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The foundation of PPI curriculums is the most recent research about brain chemistry, life skills education, risk and protective factors, trauma-informed/resilience-building practices, asset development, and community service. 

Adverse Childhood Experiences (ACEs) Study is an ongoing collaborative research between the Centers for Disease Control and Prevention and Kaiser Permanente, Robert F. Anda, MD, MS, and Vincent J. Felitti, MD. Over 17,000 Kaiser patients participating reveal staggering proof of the health, social, and economic risks that result from childhood trauma, including physical, chronic emotional trauma, such as depression, hallucinations and post-traumatic stress disorders in adolescence and in adulthood. ACEs seem to account for one-half to two-thirds of the serious problems with drug use; they increase the likelihood that girls will have sex before reaching 15 years of age; and that boys or young men will be more likely to impregnate a teenage girl. Families with addiction are often dealing with multiple adverse childhood experiences (ACEs): substance use, disorders, neglect, family violence and emotional, physical and sexual abuse.  Commonly there is parental separation or divorce and often one or both parents are dealing with mental illness and incarceration. Their children are among those at highest risk for future physical and mental health problems, having experienced many adverse childhood experiences (ACEs).  ACE authors have specifically noted this relationship:

  • The ACE Study provides population-based clinical evidence that unrecognized adverse childhood experiences are a major, if not the major, determinant of who turns to psychoactive materials and becomes ‘addicted’ (Felitti, 2003).

  • Growing up with alcohol abusing parents is strongly related to the risk of experiencing other categories of ACEs (Anda, 2010).


Protective & Risk Factors  Cumulative risks in childhood increase the risk of early alcohol and drug use and the likelihood of addiction. Research-based prevention programs can provide intervention in children's early development to strengthen protective factors and reduce risks long before problems behaviors develop (NIDA, 2014). Some risk factors are particularly potent, such as having a family history of substance use disorders. However, in an environment with no drug abusing peers and strong anti-drug norms, a child is less likely to become a drug or alcohol user. Key risk factors include:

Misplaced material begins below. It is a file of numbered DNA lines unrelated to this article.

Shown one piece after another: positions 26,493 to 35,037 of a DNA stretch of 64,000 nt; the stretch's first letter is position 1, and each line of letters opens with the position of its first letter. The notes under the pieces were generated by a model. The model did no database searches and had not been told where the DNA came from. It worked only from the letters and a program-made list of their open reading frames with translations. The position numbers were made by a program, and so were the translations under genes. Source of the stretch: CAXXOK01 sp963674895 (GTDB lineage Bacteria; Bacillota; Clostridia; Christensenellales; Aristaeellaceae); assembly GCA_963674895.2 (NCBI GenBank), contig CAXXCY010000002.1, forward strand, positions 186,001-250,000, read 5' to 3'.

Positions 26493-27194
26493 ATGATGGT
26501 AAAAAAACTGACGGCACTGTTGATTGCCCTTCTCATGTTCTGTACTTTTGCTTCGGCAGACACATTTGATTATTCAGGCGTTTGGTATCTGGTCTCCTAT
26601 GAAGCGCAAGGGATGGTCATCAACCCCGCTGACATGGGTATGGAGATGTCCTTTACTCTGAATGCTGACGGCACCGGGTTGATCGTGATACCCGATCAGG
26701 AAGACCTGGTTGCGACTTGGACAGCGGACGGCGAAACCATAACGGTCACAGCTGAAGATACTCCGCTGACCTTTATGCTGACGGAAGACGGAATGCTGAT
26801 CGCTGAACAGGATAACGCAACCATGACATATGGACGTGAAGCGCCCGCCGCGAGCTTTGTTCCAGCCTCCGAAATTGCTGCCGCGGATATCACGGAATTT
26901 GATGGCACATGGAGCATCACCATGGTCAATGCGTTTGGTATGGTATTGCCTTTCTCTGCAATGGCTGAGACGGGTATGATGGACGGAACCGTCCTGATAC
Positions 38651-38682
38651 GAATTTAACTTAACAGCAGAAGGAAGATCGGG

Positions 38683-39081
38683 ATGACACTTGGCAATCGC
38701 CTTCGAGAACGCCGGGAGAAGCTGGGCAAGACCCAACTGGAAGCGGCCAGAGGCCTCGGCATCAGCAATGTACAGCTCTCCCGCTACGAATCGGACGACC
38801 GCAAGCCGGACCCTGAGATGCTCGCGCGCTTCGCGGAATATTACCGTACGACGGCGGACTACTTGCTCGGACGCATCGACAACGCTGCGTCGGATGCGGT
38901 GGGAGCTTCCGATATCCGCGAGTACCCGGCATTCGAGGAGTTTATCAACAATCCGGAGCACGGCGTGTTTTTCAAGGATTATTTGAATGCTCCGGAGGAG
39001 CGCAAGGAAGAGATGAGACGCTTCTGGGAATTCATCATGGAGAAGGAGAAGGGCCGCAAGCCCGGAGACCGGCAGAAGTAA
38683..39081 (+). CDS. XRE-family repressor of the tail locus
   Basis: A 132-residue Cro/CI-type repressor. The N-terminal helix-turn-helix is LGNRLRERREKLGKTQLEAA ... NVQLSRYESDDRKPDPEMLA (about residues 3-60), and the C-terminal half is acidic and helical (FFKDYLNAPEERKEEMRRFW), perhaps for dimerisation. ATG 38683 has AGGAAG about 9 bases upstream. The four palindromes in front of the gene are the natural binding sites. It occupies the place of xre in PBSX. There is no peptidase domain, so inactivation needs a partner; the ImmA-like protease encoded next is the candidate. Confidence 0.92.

• lack of attachment/nurturing by parents or caregivers

  • ineffective parenting

  • a chaotic home environment

  • lack of a significant relationship with a caring adult

  • a caregiver who abuses substances, suffers from mental illness, or engages in criminal behavior.


An important goal of prevention is to change the balance between risk and protective factors so that protective factors outweigh risk factors (NIDA, 2014). For example, protective factors such as parental support and involvement can mitigate the influence of having substance-using peers. Self-regulation skills, relational skills, and problem-solving skills are related to positive outcomes, such as resiliency, having supportive friends, positive academic performance, improved cognitive functioning, and better social skills (Child Welfare League of America, 2014). Families can serve a protective function when there is: